As the Nationals’ cling to their playoff lives with a dramatic late-season run an unheralded 26-year-old rookie is piling up victories.
Tanner Roark, a former 25th-round pick acquired from the Rangers for Cristian Guzman in mid-2010 who didn’t make his big-league debut until last month, tossed seven shutout innings against the Braves last night to improve to 7-0 with a 1.08 ERA for the Nationals.
To record seven wins in less than two months is pretty remarkable, especially considering Roark was in the bullpen for most of that time. He went 4-0 with a 1.19 ERA in nine relief appearances totaling 23 innings and then moved into the rotation at the beginning of this month, going 3-0 with a 0.95 ERA in three starts totaling 19 innings.
Obviously he’ll come back down to earth eventually, but Roark’s raw stuff has also been very impressive with an average fastball velocity of 92.6 miles per hour and a mid-80s slider that has been nearly unhittable. And yet before turning into a cross between Pedro Martinez and Mariano Rivera for the Nationals he posted a 3.87 ERA at Triple-A and a 4.21 ERA at Triple-A.
Baseball, you try to explain it.
A brutal couple of updates on the night of Jose Fernandez’s death from Jeff Passan of Yahoo and from Andre Fernandez of the Miami Herald.
Passan reports on the leadup to the fateful boat trip. About how a friend of one of the other men killed on the boat had pleaded with him not to go out in the dark. Then there’s this:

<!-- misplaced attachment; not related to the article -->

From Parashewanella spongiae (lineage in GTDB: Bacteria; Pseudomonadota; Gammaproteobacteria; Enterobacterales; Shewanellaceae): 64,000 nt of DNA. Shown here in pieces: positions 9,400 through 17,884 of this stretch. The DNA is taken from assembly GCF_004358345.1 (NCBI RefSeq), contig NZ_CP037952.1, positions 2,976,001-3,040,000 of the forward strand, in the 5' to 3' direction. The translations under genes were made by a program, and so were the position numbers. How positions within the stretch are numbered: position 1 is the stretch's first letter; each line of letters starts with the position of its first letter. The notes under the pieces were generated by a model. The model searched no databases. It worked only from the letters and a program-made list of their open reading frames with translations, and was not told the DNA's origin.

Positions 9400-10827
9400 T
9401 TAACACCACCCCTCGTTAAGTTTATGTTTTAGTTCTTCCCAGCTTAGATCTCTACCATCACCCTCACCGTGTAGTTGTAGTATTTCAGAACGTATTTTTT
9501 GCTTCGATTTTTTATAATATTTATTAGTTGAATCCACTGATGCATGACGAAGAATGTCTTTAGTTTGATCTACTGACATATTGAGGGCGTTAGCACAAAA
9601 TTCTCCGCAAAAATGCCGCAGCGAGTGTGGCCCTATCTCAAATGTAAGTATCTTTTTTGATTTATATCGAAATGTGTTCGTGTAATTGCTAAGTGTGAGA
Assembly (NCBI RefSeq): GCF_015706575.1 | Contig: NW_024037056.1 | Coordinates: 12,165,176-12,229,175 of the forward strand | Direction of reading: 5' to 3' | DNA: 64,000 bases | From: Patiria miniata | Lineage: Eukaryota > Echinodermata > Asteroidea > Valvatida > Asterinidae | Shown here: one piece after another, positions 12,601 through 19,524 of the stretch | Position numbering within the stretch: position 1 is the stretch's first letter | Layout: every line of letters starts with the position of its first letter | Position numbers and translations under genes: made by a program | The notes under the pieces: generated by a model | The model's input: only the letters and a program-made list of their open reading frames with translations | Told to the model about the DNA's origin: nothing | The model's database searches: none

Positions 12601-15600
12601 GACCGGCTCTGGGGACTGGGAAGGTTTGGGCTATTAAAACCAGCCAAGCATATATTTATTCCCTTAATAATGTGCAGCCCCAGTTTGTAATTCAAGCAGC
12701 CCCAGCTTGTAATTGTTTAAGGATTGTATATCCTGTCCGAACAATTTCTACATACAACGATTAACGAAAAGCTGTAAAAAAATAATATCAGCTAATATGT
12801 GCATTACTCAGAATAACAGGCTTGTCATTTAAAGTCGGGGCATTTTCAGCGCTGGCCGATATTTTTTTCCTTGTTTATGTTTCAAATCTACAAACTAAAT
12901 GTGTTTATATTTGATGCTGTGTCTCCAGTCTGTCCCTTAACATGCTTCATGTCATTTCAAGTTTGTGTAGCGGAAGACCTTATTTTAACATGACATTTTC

After Saturday’s game, Fernandez had asked a number of teammates to join him on the boat. One by one, they declined.
Marcell Ozuna was one of them. Andre Fernandez of the Miami Herald reports:
Following Monday’s game, Ozuna said he turned down an invitation from Fernandez after Saturday night’s game to go out with him and join him for a spin on his boat . . . “That night I told him, ‘Don’t go out,’” Ozuna said. “Everybody knew he was crazy about that boat and loved being out on the water. I told him I couldn’t go out that night because I had the kids and my wife waiting for me.
Losing a friend and teammate under such circumstances is brutal enough. Adding on survivor’s guilt would be close to impossible to bear.
David Ortiz has used Derek Jeter’s Player’s Tribune as his personal podium all year as he says goodbye to the Major Leagues. He continues that today, on the eve of his final series against the Yankees.
In it Ortiz talks about what playing the Yankees meant to him over the course of his career. About how the fan hate was real but something he embraced. About how the series back in the days of Jeter and Pettitte and Mariano and Mussina were “wars.” He also talks about how the Yankees were basically everything when he was growing up in the Dominican Republic. The only caps and shirts you saw were Yankees shirts and how they were about the only team you could see on TV there. As such, coming to Boston and then playing against the Yankees was a big, big deal.
Ortiz says “[s]ome players are born to be Yankees, you know what I’m saying? I was born to play against the Yankees.”
And he’ll get to do it only three more times.